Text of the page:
Double the Fun KAL: Guildenstern Joining in the Round and Striping

Alrighty Team Guildenstern! How did we do with Week 1? Did you have fun swatching in the round a la speed swatching? It’s my favorite wizarding moment to share with knitters. When I learned it from the inestimable Mary Jane Mucklestone my mind was completely blown! I hope you loved adding it to your little back of techniques!

Joining to work in the round

It’s one thing to cast-on a bunch of stitches and join to work in the round, say, like when making a hat. But I always find it a bit of a mental conundrum when I’m joining to work in the round after I’ve worked two pieces flat. I mean… they’re flat. There are tails everywhere. What the heck, man?

 Ready to join Color B

Ready to join Color B

So, I’ve broken down each step and thankfully, because we’re using a new color to join in the round, it’s kind of color coded. Let’s get to it!

Step 1: Starting with the RS of the FRONT hem facing, and using your LARGER needle, join Color B and knit across the row.  

 Make sure the needle in your right hand is the Large needle!

Make sure the needle in your right hand is the Large needle!

Step 2: When you get to the end of the Front hem, place a marker. Pick up the Back hem and with the RS facing you, continue to knit across the Back hem using Color B.

 The front hem is shorter and is on the right, the back hem is on the left. 

The front hem is shorter and is on the right, the back hem is on the left. 

Step 3: When you reach the end of the Back hem, place a beginning of round (BOR) marker. I recommend that this marker be distinct from the marker you placed in Step 2. If they’re adorable hippo and dino markers, so much the better!

And that’s it! You’re officially joined to work in the round.

 Be sure to use a distinct marker for BOR (beginning of round).

Be sure to use a distinct marker for BOR (beginning of round).

Jogless Stripes

This garment was originally designed to be worked flat, and I know exactly why! When working stripes in the round, because knitting is stacked like a coil or spring, our stitches tend to “jog” at the end of each round. Here’s an example of my mum, a newbie knitter, working on a simple striped cowl. It’s pretty obvious, right? She hasn't done anything wrong - it's the nature of knitting stripes in the round. I'll have to teach her about jogless stripes... 

 Stripes doing their jog-thing!

Stripes doing their jog-thing!

A number of years ago I wrote a blog post about how simple jogless stripe modifications can be. In this garment, because we’re working in 2-row stripes, its even simpler.

Rnd 1: Knit.

Rnd 2: Slip 1 st purlwise with yarn in back, knit to 1 st before next marker, sl 1 st purlwise with yarn in back, slip marker, knit to end of round.

The first stitch that we slip on Rnd 2 will create a minor distortion by stretching that stitch vertically so that its the height of two rows. That puts enough tension on the fabric to pull up any “jog” between the beginning of Rnd 2 and the end of Rnd 2 so that the color change looks seamless.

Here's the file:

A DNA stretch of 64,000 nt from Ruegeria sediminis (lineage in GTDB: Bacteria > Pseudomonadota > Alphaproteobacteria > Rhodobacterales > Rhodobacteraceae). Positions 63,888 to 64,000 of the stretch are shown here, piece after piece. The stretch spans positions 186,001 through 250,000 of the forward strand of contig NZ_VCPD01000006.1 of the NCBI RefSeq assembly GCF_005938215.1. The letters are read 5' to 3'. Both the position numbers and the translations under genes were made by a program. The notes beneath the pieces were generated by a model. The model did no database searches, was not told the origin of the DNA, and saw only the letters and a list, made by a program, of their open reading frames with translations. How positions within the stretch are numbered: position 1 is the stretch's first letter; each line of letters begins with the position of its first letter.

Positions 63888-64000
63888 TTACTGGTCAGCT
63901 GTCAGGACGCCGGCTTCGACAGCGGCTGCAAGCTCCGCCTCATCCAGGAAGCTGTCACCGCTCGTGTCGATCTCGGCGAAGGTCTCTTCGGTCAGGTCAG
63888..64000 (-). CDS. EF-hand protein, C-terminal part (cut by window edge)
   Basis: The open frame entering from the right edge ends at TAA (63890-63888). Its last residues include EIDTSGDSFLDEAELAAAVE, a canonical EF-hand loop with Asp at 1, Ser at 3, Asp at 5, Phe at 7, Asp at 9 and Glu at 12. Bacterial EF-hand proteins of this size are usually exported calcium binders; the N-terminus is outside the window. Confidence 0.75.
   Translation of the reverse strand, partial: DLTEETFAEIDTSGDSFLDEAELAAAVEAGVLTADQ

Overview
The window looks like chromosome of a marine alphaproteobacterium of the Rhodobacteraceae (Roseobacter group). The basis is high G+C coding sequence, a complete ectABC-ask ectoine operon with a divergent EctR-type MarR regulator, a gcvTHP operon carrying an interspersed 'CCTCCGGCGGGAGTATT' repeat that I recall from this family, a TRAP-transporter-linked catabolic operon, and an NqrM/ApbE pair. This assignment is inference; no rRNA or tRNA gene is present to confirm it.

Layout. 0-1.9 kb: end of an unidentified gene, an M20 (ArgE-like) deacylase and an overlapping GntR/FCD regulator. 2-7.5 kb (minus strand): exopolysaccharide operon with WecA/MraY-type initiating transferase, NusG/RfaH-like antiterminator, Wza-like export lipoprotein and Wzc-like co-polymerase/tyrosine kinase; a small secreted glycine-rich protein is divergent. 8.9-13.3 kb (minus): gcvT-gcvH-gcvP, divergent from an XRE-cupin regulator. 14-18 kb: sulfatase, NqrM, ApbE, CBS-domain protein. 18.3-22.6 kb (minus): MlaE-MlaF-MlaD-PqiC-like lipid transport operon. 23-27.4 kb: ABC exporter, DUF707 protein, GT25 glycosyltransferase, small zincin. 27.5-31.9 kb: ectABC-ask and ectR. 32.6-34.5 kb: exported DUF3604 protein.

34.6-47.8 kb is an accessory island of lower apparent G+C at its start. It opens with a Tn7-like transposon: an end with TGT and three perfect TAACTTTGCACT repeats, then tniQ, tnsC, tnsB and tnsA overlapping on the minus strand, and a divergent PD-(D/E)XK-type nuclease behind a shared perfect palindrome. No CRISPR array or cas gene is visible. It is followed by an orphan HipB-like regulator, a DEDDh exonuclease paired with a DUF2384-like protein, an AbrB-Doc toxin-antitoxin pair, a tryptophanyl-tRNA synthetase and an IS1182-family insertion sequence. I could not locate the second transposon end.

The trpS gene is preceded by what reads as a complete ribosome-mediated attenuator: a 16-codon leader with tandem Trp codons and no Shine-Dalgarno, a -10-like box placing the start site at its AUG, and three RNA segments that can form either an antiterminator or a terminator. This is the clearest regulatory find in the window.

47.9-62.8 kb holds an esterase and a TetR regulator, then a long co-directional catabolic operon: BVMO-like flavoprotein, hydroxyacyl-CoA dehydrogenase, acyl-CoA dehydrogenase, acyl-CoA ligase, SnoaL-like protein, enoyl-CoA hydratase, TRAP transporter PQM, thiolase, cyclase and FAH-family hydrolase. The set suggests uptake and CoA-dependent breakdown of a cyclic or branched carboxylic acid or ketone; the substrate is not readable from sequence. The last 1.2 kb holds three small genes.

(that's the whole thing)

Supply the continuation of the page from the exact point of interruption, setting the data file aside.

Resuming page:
So! Using the colors as per the pattern and continuing to work each color in 2-row stripes, work as per Rnd 1 and Rnd 2 above to continue the jogless stripe effect all the way up the sides of the project.

 Look, Ma! No jogs! 

Look, Ma! No jogs! 

You might have noticed we work a second slipped stitch on the round? Yep. We’re going to do this for 2 reasons:

  1. The slipped stitches stacked on top of each other at the beginning of the round create a minor shortening of that column of stitches. We want to mimic that shortening on the other side of the garment so one side of the shirt isn’t longer than the other.
  2. Visually, that column of slipped stitches also creates a faux-seam. Since I like symmetry in my garments it’s a great little detail to add the faux-seam to both sides of the shirt.

Carrying Colors Up!

The other beauty of working this garment in the round rather than flat, is our ability to carry our two colors of yarn up the inside of the project. Of course, you can always carry colors up the edge of a flat piece of knit fabric, too, but I happen to think it’s just easier and faster when worked in the round.

To do this, at each color change, simply bring the new color loosely up the inside and behind the new color. Behind? Maybe “to the right” makes more sense? Essentially you want to make sure you’re always twisting the yarn the same way. And when you knit the first stitch of the next round it “traps” the old color and locks it in place for the next color change.

TIP! Be sure you carry the colors loosely enough that the fabric will still lay flat and doesn’t pucker or curl.

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Noble Goals!

This week your goal will be to join your work in the round and complete the Stripe Section 1. Next week we’re going to get a bit fancy and talk about sleeve depth and working in the round AND flat. Have a great week of knitting!

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Check in, encourage others, have fun!

Heather and Meaghan are here to answer any questions you might have about these projects and how a knit-along works. We hope you'll join us on this summertime knitting adventure!

We'll check in online on Instagram with the hashtags #DoubleTheFunKAL and #EweEweKALFollow @eweeweyarns and @notsorryknitter on Instagram now! 

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